CHAIRMAN David Buttress is "highly confident" that the Dragons will be privately owned before next season despite his frustration at a deal being delayed.

The region was taken over by the Welsh Rugby Union in May 2017 in an agreement that saw the governing body buy Rodney Parade from Newport RFC.

The WRU paid £2.85million for the nine-acre site, wiped off an existing £900,000 loan and gave the Black and Ambers a cash sum of £600,000.

Buttress was appointed as chairman the following September after taking a minority stake in the Dragons.

The former Just Eat chief executive quickly stressed the importance of developing the north end of the ground, ideally with a hotel, in order to generate funds for the rugby side of the operation.

Buttress said in May that sorting out the ownership of the Dragons came before plans for Rodney Parade redevelopment and a consortium has been negotiating with the WRU over a deal that includes the famous ground.

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"We've had meetings with the Union and finally we are getting to a place where we have got a basis for an agreement, and a framework of an agreement," said Buttress.

"I am highly confident that it will happen, although everything with the Union takes about 10 times longer than I've experienced with anything in life!

"But it is going to happen – the Union want to sell and we want to take it on. When there is a willing seller and there is a willing buyer the possibility of a transaction is very high, and I'd put it well in the 90 per cent range.

"We had a meeting a London (at the end of last month) and it was very positive, so I think it's going to happen.

"The Union are obviously always distracted by something, whether it's the CVC thing that is currently flying or the regional distribution funding model that we are currently embroiled in.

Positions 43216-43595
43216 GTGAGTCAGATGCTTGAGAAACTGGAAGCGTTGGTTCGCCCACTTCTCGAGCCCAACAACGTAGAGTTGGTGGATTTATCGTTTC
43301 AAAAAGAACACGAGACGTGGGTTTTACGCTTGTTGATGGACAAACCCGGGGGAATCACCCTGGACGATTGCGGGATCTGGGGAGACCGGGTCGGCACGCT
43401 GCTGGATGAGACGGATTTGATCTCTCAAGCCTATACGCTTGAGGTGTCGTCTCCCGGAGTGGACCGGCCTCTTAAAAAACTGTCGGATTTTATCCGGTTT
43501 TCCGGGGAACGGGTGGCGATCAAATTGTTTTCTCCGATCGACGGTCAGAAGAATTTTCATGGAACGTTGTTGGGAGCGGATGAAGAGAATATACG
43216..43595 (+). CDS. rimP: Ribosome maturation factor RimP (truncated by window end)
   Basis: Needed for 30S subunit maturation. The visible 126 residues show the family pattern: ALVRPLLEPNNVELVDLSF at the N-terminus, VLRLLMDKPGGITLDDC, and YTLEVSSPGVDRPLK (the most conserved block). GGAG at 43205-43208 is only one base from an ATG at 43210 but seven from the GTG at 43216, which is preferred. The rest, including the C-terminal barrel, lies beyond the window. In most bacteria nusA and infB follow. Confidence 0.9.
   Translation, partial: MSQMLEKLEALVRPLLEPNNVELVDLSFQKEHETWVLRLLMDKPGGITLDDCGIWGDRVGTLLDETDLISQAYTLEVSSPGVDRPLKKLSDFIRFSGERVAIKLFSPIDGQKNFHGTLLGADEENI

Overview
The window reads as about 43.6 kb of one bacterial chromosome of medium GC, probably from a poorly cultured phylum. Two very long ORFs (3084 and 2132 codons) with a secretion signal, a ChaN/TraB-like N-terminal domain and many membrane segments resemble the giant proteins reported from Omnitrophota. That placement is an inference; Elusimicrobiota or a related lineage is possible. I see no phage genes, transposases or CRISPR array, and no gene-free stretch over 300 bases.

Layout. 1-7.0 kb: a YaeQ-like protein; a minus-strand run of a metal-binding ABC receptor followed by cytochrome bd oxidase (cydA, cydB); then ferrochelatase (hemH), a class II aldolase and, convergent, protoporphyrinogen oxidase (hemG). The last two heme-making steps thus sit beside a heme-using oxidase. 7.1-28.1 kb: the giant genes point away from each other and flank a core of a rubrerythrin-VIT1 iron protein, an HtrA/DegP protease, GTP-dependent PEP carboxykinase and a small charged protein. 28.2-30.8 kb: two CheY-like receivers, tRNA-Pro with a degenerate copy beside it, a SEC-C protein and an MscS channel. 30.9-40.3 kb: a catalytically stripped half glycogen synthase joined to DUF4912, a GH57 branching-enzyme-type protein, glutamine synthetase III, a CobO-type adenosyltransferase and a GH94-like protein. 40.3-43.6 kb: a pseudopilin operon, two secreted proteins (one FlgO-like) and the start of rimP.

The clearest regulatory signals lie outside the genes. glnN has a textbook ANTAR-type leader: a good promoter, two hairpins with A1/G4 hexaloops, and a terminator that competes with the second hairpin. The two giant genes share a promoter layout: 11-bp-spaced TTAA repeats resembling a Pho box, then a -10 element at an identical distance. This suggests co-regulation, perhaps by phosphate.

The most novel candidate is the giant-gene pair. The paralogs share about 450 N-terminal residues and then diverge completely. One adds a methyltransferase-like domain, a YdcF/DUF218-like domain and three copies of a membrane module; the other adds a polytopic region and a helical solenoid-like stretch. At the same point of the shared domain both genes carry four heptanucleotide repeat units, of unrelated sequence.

"But there was a positive meeting – they want to sell and we want to buy. There are some details to iron out about Rodney Parade but other than that I am pretty confident, more than 90 per cent, that the Dragons will be in private ownership by next season.

"The transaction will probably happen before then, but when the keys are going to be handed over will be negotiated."

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The WRU is set to receive around £35million as part of the PRO14 agreeing to a deal to sell a 27 per cent stage to private equity firm CVC, who already have a stake in the English Premiership.

Ospreys chairman Rob Davies last week stated that he believed that would lead to a British and Irish League by 2022.

Meanwhile, the Dragons and Newport RFC are set for meetings this week over the dispute over matchday fees that the Black and Ambers are being asked to pay for fixtures at Rodney Parade.

The Premiership club paid £700 per game last season but are now being asked to stump up £2,500.

The Dragons state that they are just asking Newport to cover the costs and are not making a profit while the Black and Ambers believe the figure includes items that are not in a venue use agreement that was put in place after the sale to the WRU in 2017.